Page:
“Do I feel an obligation to grow the sport in (the US)? I don’t feel that it’s my job to do that. But I feel that if I’m doing my job well, that will happen. So storytelling, identifying players, stories that aren’t part of the exclusive group, is something that we’re always going to do. It helps grow interest to help grow awareness, it helps grow the sport in general.”

Yet all eyes will fall to those huge spending clubs with sky high expectations to win every trophy in sight. One of those clubs will forever irritate Carragher, and while didn’t have a tear in his eye when he made a final prediction for who wins it all, let’s just say rivalries never die.

“I think Manchester City and listen, I don’t want Manchester City to win, I’ll be quite open about that. They’ve got a tough draw, they have to get by Bayern Munich, possibly Real Madrid, so it will be tough for them. I do think they are the best team in the competition, but they have been there for a few years and it hasn’t quite worked out for them really. And I can be totally honest, I hope that’s the same again!”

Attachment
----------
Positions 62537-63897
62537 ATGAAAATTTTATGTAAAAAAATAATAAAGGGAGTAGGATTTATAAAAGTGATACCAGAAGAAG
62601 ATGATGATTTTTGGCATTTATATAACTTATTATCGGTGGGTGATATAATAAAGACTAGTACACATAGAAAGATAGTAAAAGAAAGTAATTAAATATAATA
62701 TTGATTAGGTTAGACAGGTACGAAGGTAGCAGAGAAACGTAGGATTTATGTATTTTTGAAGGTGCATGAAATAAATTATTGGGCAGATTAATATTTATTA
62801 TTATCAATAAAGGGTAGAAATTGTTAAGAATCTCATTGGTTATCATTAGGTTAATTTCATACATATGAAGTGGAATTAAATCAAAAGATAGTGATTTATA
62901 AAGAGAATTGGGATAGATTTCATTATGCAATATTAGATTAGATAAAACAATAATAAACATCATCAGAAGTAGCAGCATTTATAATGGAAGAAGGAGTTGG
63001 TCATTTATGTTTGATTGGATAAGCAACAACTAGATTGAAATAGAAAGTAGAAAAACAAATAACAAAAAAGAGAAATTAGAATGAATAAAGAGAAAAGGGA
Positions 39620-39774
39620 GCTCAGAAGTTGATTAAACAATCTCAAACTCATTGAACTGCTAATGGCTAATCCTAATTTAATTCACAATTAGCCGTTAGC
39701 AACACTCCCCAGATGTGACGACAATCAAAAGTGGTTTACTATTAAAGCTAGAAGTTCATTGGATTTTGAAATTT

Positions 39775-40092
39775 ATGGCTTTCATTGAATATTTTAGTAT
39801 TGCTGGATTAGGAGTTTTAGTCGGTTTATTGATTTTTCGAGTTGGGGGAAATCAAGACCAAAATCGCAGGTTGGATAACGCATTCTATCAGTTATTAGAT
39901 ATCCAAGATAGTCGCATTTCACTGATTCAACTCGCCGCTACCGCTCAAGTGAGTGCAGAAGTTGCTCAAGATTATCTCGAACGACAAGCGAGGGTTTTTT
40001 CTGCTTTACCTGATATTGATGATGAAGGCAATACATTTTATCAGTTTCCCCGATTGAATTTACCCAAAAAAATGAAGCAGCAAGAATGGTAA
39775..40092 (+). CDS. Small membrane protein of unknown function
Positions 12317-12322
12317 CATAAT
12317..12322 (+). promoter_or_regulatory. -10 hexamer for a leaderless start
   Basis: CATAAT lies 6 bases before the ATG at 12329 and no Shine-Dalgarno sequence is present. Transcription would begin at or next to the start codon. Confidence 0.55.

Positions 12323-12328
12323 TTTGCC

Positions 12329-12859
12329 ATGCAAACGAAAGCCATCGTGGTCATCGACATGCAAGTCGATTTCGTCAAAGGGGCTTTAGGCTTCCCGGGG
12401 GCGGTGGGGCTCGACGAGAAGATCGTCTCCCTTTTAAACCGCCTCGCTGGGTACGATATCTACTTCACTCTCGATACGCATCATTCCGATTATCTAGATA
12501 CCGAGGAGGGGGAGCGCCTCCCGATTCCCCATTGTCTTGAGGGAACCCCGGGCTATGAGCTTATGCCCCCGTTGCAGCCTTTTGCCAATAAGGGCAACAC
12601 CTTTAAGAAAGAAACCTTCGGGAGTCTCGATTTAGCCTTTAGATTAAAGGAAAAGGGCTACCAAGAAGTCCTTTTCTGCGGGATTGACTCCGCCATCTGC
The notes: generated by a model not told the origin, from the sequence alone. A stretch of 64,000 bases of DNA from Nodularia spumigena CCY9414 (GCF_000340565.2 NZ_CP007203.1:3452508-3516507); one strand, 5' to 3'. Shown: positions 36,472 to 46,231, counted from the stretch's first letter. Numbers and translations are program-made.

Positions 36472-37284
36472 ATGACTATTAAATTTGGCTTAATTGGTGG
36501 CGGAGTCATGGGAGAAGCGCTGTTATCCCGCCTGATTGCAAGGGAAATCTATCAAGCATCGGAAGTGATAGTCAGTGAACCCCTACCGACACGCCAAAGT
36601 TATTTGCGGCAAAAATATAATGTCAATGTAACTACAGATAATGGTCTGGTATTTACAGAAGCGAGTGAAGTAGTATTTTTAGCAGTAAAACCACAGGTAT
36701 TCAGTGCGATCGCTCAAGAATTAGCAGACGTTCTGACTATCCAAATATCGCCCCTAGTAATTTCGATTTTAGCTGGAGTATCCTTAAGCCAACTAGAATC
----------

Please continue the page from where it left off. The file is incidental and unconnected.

The UEFA Champions League Today pre-match show airs on the CBS Television Network and streams live on Paramount+. The post-match show airs on CBS Sports Network and streams live on Paramount+. CBS Sports Golazo Network will also simulcast select shows live and offer re-airs upon its launch on April 11. All shows are available to stream on-demand on Paramount+. Photos courtesy CBS Sports.

About Jason Clinkscales

Jason Clinkscales is a NYC-based editor and writer, as well as founder of The Whole Game. Formerly a research analyst for several media companies, he's a regular contributor for Decider, and was the editor-in-chief of The Sports Fan Journal. Jason holds out hope for a New York Knicks championship and the most obnoxious parade in human history.